Below is a very tragic scene indeed. My freshly planted apple tree lies uprooted on the grass, dug out by none other than a fiendish fox!
How cruel and heartless must these creatures be to go out of their way to undo all of my hard work? It turns out, not at all. You see I had made a crucial mistake when planting the tree; I fertilised it with bone meal.
Foxes are omnivorous, meaning that they will eat both plants and other animals, plus they will often bury any food they find to save it for later. This means that the fox did not see a freshly planted apple tree, but instead saw a lovely meal prepared just the way they like it!
I cannot blame the fox for what it did, having seen things from its point of view, especially since the apple tree turned out to be very successful after I replanted it, so there are no hard feelings here.
In fact, I quite like seeing foxes in and around my garden. I am not much of a bird watcher and the neighbour’s cat is not what I would call ‘interesting wildlife’, therefore foxes are about the most exciting thing I can hope to see out there.
Contrary to popular belief, having foxes in your garden can be quite a good thing. Their opportunistic feeding habits mean that they are very effective at getting rid of any pests that may eat all your plants or threaten to bring diseases into your home.
The vast majority of foxes, living in urban environments within the UK, are disease-free themselves, so the risk of you catching an infection from one of them is very low. You should definitely make sure to wash off any fox faeces you come into contact with though, just to be on the safe side.
Whether or not you are a fan of having foxes on your property, hopefully you can agree that foxes are a pleasant sight when you are in one of London’s many green spaces. Earlier this year I had a very interesting encounter with a fox in such a space. I was walking around Claybury Park when I spotted this fox cub on the opposite side of a pond.
I was initially very excited to see a fox cub at such a close distance, but I quickly became concerned, as the fox cub was not running away from me. Fearing the worst, I made my way round to the other side of the pond and it became apparent what the situation was. The cub’s hind legs had got stuck in the mud, at the edge of the pond, and there was a root on top of it, holding it down. As I got closer to it, the cub began to struggle; yet it still could not move. I knew I needed to help it, but touching it was a bad idea for a lot of reasons, so I had to come up with an alternative.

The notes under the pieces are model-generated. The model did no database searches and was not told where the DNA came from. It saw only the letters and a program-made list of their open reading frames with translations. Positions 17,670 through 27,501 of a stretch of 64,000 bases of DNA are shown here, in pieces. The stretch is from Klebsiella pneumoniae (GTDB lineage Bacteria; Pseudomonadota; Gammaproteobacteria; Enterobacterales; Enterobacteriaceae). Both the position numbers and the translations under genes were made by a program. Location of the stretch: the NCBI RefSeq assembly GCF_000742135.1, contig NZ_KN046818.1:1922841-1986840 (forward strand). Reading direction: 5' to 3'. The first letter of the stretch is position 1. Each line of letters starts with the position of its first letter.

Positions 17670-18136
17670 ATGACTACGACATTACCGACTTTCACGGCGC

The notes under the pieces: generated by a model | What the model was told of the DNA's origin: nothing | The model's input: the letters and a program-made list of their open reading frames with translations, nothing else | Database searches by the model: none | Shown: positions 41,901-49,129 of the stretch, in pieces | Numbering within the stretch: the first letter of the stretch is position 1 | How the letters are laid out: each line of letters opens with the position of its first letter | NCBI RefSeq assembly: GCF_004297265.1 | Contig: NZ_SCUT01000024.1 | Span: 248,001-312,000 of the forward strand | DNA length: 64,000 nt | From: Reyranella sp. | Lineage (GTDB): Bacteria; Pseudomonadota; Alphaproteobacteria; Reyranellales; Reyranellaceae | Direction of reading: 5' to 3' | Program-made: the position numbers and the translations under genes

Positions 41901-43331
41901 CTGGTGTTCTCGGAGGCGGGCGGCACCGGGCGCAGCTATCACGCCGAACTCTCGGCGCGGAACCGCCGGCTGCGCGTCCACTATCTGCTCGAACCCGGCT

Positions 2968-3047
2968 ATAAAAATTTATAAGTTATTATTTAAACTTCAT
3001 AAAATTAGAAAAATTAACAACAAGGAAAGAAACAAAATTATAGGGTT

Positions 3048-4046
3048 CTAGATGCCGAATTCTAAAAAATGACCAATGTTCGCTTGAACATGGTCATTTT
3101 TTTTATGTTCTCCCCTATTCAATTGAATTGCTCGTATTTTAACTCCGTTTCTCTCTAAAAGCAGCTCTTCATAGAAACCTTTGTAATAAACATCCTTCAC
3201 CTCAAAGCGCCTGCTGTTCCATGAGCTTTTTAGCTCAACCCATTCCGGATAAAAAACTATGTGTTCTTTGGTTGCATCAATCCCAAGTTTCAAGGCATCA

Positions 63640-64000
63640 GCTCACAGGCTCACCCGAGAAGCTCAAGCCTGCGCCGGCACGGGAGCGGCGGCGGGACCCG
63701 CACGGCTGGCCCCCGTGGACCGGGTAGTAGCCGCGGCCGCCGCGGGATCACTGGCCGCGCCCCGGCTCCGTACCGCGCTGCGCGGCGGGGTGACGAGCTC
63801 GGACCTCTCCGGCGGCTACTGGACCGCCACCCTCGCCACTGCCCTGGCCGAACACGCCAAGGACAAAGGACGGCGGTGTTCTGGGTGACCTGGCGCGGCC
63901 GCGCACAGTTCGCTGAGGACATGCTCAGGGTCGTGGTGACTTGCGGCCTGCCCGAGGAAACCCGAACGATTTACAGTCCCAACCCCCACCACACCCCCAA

The best idea I had was to use a stick to prise the root off of its back. Upon doing so, the cub struggled again, but this time was able to pull itself out of the mud. It quickly went up the side of the bank towards a bush, where I was delighted to see another cub pop out and escort its sibling back inside. The presence of the second cub made me feel very relieved because it likely meant that the parents were nearby, therefore the cub would be safe and sound. Foxes are very good parents and will look after their cubs until they are seven months old.
This experience made me look forward to starting my Keeping it Wild traineeship even more, as doing the traineeship would allow me to help much more wildlife, like that fox cub, throughout the rest of my life!
I hope you can see why I personally would say foxes are more like friends than foes, despite their antics!